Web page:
Quantum technology is a rapidly developing field, with great potential for nanoelectronic applications, as Dr Takis Kontos relates
Many machines made by mankind can be considered as hybrid systems to a large extent. An old windmill, for example, combines the softness of the sails with the stiffness of the wood in order to exploit in the best way the strength of the wind. Our modern technology is based on similar ideas, especially if one considers electronics. Two celebrated examples can be cited. First, the transistor, which combines in a very controlled way semiconducting materials with different electronic properties. Second, the read heads of hard drives, which are made from layers of magnetic and non-magnetic materials, providing very compact and sensitive read-out.
The emerging field of quantum technology is likely to follow a similar path. A quantum machine is one whose activity is based on the laws of quantum mechanics. In order to build such a machine, one is naturally led to mimic atoms. Indeed, quantum mechanics was invented at the beginning of the 20th century in order to understand their counterintuitive world. In electronic devices, manmade atoms can be designed in several ways, but all use nanoscale conductors, operating at a temperature close to absolute zero. One such way is electron boxes, i.e. electrical devices that can trap in a very controlled way as little as one electron, also called quantum dots.
Decade of progress is cause for optimism
The interest in quantum dots stems from ideas put forward by Loss and DiVincenzo in 1998, which suggest using the spin of the electron to encode quantum information. This purely quantum mechanical degree of freedom can take two values for an electron – up or down. It is therefore natural to use it to encode the ‘0’ and the ‘1’ of a computer, which would exploit the laws of quantum mechanics – a quantum computer. Making such a computer is a priori a formidable task, but tremendous progress in the field in the last decade calls for optimism. If one is to use the electron spin for that purpose, one needs to find efficient means to manipulate it, read it out and couple it to other spins. Completing all these tasks in a scalable way remains a challenge.
In this context, hybrid setups could come to the rescue. The CirQys project explores such a direction. Like the motion of a tilted top on a table, a spin precesses in a magnetic field. This is the natural way to manipulate it. However, a laboratory magnetic field is not of practical use especially if one wants to control several spins individually. The use of micron size magnets has appeared recently as a very fruitful option. A quantum dot coupled to such magnets can keep its atom-like behaviour and at the same time “borrow” some of the internal magnetic field of the magnets, just because the electrons of the dot hybridise with those of the magnet.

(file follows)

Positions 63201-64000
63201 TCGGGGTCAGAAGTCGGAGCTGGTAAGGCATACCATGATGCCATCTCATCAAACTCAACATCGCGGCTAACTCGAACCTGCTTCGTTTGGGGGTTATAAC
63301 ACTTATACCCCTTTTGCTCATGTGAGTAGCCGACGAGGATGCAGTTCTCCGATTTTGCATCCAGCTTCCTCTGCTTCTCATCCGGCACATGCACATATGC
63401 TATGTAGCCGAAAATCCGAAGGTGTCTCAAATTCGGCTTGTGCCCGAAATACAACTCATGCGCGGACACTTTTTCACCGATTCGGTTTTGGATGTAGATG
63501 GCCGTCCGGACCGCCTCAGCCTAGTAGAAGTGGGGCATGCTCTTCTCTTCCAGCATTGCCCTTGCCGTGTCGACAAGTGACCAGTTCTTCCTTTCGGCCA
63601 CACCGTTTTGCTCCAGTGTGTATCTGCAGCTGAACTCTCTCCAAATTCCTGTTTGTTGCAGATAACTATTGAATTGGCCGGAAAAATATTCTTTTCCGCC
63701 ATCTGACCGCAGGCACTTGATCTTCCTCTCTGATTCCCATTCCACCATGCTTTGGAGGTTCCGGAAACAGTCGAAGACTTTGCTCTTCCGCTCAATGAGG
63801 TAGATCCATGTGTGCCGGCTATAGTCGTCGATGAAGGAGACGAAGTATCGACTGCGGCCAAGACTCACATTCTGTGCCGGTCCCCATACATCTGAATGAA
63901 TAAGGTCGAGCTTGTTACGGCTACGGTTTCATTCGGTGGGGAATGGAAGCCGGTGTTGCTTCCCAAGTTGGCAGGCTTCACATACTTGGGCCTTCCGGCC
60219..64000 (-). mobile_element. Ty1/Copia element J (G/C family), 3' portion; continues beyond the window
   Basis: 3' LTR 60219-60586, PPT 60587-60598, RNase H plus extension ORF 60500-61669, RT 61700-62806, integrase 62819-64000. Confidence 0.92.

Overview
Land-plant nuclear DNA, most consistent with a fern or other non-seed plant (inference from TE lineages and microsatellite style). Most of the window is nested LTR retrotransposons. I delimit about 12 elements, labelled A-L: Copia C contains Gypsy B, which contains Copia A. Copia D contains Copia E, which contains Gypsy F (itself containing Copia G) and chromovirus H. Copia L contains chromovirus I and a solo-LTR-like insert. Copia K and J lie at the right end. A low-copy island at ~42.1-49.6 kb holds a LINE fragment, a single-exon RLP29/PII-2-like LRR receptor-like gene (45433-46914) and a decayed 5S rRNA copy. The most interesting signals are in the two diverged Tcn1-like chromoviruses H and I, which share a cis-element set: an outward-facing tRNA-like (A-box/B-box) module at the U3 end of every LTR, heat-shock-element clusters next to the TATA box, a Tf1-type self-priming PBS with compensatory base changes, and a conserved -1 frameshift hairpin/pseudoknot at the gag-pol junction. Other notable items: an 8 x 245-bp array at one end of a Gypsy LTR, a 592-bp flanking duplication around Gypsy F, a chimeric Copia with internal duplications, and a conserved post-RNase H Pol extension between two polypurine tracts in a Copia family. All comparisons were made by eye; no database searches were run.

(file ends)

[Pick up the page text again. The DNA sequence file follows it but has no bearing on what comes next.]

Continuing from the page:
Figure 1: Sketch of a hybrid quantum optoelectronic device (courtesy of Dr Audrey Cottet)
We have recently added a new twist in the quantum tool box for single spin manipulation, in the form of a recent theoretical proposal by Dr A Cottet and myself. The very local magnetic field produced by a micromagnet can be made to turn on a very small length scale, simply by designing non-collinear micromagnets. Doing so has allowed us to engineer, in an artificial molecule (two artificial atoms coupled), a controlled coupling between the position of an electron and its spin direction – an artificial spin-orbit interaction. Since the position is easily coupled to light via the electric charge of the electron, this has allowed us to engineer a spin-photon interface with a very large strength. The photons used for probing this interaction were trapped in a photon box, in a cavity quantum electrodynamics setup. The architecture demonstrated is therefore suitable for manipulating, reading out single spins and coupling spins over macroscopic distances. Experiments are now ongoing to explore these possibilities.
Testing the new artificial spin orbit interaction
The demonstrated artificial spin-orbit interaction could be used in more complex setups, such as those envisioned for engineering Majorana fermions in condensed matter. These elusive particles have the intriguing ability to be their own anti-particle. It has been shown recently that they could be engineered in hybrid nanoscale wires with strong spin–orbit interaction contacted to superconductors, in a magnetic field. We pursue in the CirQys project a new direction that is to replace the spin-orbit interaction and the magnetic field by our newly developed artificial spin orbit interaction which is expected to have the same properties. The photonic cavities may prove to be crucial for probing the particle/anti-particle duality of the Majorana modes. Such hybrid “squared” systems may turn out to be a major setup for quantum nanoelectronics.
Tel: +33 1 44 32 25 18
Please note: this is a commercial profile